St Oscar Romero
“Let us not tire of preaching love; it is the force that will overcome the world.” – St Oscar Romero
St Oscar Romero spent his life showing love to the people of El Salvador, through speaking out against poverty, social injustice and violence. St Oscar Romero never tired of courageously preaching the love of Jesus, which in 1980 led him to be martyred for his faith.
St Katharine Drexel
“It is for each of us to learn the path by which He requires us to follow Him, and to follow Him in that path.” – St Katharine Drexel
Born into a wealthy American family, St Katherine Drexel exchanged her fortune for a life spent fighting social inequality among minorities. She created the order of the Sisters of the Blessed Sacrament and founded new schools for Native Americans and African Americans across the United States.
St John Bosco
“Always think well of everyone, and be ready to help others. Do this and you will be happy” - St John Bosco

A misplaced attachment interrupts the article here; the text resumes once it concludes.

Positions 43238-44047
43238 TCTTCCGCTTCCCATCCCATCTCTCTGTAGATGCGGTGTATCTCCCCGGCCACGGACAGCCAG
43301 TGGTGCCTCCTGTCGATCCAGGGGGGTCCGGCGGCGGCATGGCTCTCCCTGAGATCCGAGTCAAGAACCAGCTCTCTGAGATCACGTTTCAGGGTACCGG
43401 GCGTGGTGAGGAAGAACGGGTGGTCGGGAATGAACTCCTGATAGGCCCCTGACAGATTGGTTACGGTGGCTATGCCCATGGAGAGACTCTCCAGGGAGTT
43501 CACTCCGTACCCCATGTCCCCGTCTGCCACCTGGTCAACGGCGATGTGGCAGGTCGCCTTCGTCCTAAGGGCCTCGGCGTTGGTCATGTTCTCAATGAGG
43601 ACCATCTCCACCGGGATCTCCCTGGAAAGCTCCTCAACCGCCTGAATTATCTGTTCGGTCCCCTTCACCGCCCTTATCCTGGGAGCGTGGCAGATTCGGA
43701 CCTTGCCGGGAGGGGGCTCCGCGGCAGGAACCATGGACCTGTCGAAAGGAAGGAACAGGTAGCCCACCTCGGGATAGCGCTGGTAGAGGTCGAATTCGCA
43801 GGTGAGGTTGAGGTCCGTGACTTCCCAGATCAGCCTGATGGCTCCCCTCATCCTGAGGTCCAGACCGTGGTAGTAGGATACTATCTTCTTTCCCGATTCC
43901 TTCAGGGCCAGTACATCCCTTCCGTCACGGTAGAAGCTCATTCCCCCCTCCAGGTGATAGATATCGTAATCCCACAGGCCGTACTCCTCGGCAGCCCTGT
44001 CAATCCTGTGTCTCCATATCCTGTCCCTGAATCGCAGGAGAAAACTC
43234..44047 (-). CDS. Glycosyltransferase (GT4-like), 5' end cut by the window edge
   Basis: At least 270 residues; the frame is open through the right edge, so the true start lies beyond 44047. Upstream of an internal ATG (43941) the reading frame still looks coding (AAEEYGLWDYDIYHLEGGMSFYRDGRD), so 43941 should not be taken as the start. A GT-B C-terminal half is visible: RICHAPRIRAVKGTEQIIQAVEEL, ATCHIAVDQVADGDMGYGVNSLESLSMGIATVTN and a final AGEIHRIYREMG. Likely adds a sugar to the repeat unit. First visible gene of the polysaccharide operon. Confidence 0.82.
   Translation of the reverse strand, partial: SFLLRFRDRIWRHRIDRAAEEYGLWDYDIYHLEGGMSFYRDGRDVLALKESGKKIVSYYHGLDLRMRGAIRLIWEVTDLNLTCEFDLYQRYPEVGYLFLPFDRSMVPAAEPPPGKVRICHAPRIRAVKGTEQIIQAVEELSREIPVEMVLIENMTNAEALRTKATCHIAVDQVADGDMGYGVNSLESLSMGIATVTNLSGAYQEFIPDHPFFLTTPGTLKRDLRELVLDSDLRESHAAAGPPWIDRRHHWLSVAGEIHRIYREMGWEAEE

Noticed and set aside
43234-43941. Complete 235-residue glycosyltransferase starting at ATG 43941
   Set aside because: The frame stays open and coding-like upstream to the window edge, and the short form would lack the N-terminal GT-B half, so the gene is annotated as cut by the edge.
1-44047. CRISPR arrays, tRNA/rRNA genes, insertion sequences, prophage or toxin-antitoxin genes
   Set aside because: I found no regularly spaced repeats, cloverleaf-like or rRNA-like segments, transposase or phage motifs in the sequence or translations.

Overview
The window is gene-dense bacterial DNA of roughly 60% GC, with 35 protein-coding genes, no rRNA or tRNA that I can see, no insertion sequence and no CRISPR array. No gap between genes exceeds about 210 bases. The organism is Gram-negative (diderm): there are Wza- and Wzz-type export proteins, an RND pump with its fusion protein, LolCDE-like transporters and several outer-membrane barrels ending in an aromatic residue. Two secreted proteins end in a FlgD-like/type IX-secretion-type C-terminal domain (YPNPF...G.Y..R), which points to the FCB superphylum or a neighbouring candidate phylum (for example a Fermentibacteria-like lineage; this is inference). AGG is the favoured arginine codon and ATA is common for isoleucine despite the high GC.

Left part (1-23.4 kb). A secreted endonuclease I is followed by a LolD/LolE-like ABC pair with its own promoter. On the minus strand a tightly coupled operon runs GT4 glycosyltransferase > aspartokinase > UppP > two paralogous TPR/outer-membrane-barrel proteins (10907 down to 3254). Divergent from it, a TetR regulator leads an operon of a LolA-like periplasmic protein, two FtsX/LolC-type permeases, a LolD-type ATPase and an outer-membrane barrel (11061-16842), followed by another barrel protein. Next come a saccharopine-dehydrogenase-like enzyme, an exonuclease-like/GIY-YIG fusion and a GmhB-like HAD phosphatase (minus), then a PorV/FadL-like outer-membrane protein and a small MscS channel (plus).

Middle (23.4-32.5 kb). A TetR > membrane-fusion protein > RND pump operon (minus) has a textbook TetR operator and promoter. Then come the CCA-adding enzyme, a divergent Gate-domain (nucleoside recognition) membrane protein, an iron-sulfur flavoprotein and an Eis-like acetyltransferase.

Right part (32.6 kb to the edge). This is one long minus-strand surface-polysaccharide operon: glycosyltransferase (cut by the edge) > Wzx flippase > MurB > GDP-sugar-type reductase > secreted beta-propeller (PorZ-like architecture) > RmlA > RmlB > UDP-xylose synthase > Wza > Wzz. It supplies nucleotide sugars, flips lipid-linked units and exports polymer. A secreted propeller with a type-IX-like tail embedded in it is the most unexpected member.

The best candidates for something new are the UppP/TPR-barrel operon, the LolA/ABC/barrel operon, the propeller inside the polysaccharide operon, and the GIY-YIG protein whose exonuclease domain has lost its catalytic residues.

Italian Priest St John Bosco was a pioneer in educating the poor and founded the Salesian order. He provided young boys with education, religious instruction, and lots of joy. By the time of St John Bosco’s death, the original group of 22 boys had grown to more than 1,000, with 57 foundations across the world.
St Teresa of Calcutta
“Not all of us can do great things. But we can do small things with great love.” - St Teresa of Calcutta
St Teresa of Calcutta founded the Order of the Missionaries of Charity, a congregation of women dedicated to serving the sick and poor. She showed the love and humility of Christ to all who encountered her, and in 1979 was awarded the Nobel Prize for Peace.
St Maximilian Kolbe
“A single act of love makes the soul return to life” - St Maximilian Kolbe
St Maximilian Kolbe was a Polish Priest, Publisher, Evangelist and Martyr. He had a special devotion to Mary, encouraging all to come to know the love of Jesus through his Mother. When the Nazis overrun Poland in 1939, St Maximilian Kolbe was imprisoned in Auschwitz. It was here that he offered to take the place of another man who had been condemned to death.